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The High Country Knitwear Newsletter

Dear

Well, that sucked.  But what I have to show for it is four new designs, which are for adventurous knitters who want to learn to make their own garments with perfect fit.

My fall on the ice left me not only with a concussion, but with post-concussion syndrome, which made me goofy and had me walking as if I were drunk, kept me from going anywhere farther than the supermarket a few blocks away, annoyed Chewbacca, and kept me from knitting decently.  But I could sketch and think, and did.

BretonI’m over the injury now, and after this long gap, can offer you a very fine Breton Fisherman’s Shirt (with notes on the related Rugged Rugby, the second of the new designs constructed with a few differences from the Breton Shirt, but with white placket-and-collar and cuffs, and a turned hem.)

These two patterns are combined to help you understand some of the techniques of the classic old work gansey shirts and sweaters, and their constructions, without tackling simultaneously any patterning more complicated than cheerful stripes.  They are becoming, and comfortable, and I love mine.  Made a little large, they should be wearable in all four seasons.  Both shown here on Millie, a new addition to the household; she has my measurements but not quite my proportions, which is why front hemlines tend to rise on her.

These are descriptive patterns, with worksheets for fitting and good charts for techniques; they are not stitch by stitch.  It is not difficult, and, once Rugbyyou’ve done one of these, to figure out that there is an infinite amount of variation beyond their simplicity. Amazon seems, as I write this, to have a deal on two of the best books:  Beth Brown-Reinsel’s Knitting Ganseys, and Priscilla Gibson-Roberts’s and Deb Robson’s Knitting in the Old Way, both indispensible.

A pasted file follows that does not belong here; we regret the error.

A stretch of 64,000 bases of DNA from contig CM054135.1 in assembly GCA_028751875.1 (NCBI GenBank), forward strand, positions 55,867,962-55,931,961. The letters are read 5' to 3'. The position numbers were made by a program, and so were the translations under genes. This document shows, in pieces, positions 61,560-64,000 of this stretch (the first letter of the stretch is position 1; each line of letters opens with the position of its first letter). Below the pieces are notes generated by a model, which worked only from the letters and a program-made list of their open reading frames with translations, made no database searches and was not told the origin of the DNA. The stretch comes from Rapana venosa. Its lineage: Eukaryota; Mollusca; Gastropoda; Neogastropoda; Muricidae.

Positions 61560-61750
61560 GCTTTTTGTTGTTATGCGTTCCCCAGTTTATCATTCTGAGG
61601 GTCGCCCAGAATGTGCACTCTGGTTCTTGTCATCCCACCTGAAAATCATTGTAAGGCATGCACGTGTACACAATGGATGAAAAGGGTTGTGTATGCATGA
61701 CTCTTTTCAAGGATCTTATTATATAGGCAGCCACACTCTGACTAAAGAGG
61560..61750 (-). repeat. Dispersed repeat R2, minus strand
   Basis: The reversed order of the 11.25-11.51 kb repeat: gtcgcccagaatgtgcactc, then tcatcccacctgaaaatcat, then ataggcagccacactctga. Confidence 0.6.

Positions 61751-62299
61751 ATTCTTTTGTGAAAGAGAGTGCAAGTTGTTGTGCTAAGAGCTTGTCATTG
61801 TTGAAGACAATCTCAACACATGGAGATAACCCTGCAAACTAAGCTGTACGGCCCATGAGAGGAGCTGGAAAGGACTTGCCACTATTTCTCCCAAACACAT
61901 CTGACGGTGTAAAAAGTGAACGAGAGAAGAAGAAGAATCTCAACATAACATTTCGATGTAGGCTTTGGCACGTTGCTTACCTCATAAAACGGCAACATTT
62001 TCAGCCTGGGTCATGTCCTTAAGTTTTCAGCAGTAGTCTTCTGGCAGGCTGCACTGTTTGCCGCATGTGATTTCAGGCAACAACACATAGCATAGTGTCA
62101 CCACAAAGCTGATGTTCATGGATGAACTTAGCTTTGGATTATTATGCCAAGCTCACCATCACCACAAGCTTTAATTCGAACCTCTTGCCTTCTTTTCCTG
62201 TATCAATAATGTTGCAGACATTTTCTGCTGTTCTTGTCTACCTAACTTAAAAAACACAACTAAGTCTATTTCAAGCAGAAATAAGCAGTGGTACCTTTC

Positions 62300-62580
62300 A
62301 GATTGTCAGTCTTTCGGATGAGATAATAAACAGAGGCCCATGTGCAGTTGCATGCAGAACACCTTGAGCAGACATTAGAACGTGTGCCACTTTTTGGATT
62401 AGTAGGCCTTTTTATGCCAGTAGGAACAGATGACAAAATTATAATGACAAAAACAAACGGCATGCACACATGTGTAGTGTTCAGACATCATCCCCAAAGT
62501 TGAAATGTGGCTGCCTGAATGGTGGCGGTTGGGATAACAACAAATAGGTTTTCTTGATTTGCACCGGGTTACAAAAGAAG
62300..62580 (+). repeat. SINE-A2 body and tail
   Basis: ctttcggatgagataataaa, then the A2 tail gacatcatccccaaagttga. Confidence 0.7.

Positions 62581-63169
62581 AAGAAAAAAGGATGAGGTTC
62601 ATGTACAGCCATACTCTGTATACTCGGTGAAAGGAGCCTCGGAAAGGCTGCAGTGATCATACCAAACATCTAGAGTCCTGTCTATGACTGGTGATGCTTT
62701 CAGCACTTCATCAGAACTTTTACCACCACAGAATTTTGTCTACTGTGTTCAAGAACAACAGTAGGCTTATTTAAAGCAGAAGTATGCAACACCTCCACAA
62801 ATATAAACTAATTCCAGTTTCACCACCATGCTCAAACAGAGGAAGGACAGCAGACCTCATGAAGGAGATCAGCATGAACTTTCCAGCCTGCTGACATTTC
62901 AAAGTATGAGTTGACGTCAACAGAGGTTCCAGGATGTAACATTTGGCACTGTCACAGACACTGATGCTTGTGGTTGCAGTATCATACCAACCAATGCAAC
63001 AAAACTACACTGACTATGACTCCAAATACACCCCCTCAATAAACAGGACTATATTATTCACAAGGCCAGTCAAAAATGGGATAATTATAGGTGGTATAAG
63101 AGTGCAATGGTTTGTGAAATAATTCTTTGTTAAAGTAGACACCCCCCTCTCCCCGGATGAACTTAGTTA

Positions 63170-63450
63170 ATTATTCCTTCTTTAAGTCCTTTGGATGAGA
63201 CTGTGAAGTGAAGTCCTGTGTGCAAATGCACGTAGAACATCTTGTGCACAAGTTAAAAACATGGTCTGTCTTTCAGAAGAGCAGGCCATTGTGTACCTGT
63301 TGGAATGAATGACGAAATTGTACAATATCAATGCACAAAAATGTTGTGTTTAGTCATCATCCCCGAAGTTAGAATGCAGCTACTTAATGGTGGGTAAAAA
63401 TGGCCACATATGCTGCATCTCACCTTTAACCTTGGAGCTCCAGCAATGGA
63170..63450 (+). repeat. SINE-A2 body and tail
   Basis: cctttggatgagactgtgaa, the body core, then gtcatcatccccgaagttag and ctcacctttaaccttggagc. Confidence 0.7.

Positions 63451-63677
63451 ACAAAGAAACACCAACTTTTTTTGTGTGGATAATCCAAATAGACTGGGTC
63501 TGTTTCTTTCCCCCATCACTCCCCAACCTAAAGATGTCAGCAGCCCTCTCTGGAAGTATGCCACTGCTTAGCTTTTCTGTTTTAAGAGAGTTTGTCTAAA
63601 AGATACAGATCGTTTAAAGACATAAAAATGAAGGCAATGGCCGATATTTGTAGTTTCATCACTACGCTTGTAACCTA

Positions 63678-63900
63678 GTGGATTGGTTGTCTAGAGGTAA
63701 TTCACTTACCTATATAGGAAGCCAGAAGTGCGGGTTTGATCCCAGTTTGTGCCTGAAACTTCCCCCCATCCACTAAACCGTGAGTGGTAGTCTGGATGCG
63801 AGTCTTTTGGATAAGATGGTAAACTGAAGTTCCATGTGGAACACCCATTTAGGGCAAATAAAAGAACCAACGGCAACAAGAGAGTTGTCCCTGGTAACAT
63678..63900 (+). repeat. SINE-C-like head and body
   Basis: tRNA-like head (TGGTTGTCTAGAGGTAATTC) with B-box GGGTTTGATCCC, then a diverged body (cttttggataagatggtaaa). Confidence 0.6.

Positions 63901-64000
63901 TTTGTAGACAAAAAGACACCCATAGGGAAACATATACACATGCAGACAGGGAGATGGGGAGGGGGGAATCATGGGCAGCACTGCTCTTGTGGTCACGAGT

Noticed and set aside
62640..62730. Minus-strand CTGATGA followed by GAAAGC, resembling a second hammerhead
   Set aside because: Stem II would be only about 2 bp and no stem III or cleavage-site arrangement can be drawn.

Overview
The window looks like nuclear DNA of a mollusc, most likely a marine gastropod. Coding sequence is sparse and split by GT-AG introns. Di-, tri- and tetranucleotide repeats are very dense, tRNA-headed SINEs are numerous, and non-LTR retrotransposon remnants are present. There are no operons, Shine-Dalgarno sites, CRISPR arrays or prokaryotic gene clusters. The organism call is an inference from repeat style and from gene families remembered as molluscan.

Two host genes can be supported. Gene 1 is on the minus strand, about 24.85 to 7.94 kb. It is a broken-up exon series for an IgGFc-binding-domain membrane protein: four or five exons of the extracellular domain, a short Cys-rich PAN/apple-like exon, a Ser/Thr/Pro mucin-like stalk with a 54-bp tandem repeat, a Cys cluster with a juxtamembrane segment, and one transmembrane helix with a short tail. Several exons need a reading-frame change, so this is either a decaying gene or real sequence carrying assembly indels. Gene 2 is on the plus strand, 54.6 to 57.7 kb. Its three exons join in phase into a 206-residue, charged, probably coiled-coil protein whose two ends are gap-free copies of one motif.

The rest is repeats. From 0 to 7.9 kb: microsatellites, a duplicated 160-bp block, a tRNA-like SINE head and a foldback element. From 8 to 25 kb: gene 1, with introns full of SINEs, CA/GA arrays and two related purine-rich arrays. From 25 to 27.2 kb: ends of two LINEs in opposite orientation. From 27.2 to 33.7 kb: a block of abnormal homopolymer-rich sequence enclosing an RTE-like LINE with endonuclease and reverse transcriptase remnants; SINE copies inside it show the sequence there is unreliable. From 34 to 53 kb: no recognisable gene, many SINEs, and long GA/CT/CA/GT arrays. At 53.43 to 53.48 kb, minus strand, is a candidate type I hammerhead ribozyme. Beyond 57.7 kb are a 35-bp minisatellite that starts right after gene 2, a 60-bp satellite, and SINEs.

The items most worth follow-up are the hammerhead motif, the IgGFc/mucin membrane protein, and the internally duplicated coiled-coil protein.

Winter was endless here, but it’s ending now, and the garden is coming alive with daffodils and tulips, grape hyacinths, and emerging stalks of peonies, irises, and lilies, with a new apple tree planted and apparently thriving (for you orchardists, it’s a Brown Snout, from Raintree, in Washington State).  I’m tired of my winter clothes, and longing for flip-flop days, planting days, and summer projects.  I imagine many of you are feeling the same way. 

My Breton shirt and my Rugged Rugby though, are off to TNNA with Cascade Yarns, along with the third garment in this series, SilverSilver Streak, which presents a wonderful technique using cabled hems, cuffs, and collar. 

Again, this is a pattern that requires you to measure carefully, and work to the wearer’s measurements, if you want those closely fitted sleeves, high armholes, and ladylike collar.  The look, however, has an elegance that very few sweaters have, and it is worth it, especially in this delicious alpaca/wool/silk yarn.  If you haven’t done cabling, you’ll be a practiced hand by the time you finish this, and it’s a great introduction to cabling as well as an interesting alternative for hems and cuffs.

Fourth, because a friend so admired Silver Streak, is a Steamboatergentleman’s sweater, Steamboater, which uses the same up-from-cable technique, and turned out to be a roomy, comfortable winter sweater with a cozy collar.  It is comically huge on Millie, but by the time I finished it was too warm out to wangle my friend into posing.  It is a beautiful fit, for a very active person.  It does not seem to have suffered from The Boyfriend Sweater curse, and was gratefully received by someone who is still speaking to me.

I was unable to find a way to combine Silver Streak and Steamboater as I have done with Breton and Rugby, but if you are buying either one simply let me know with your order and I will send you the second pattern for free.

 Knit on,

pat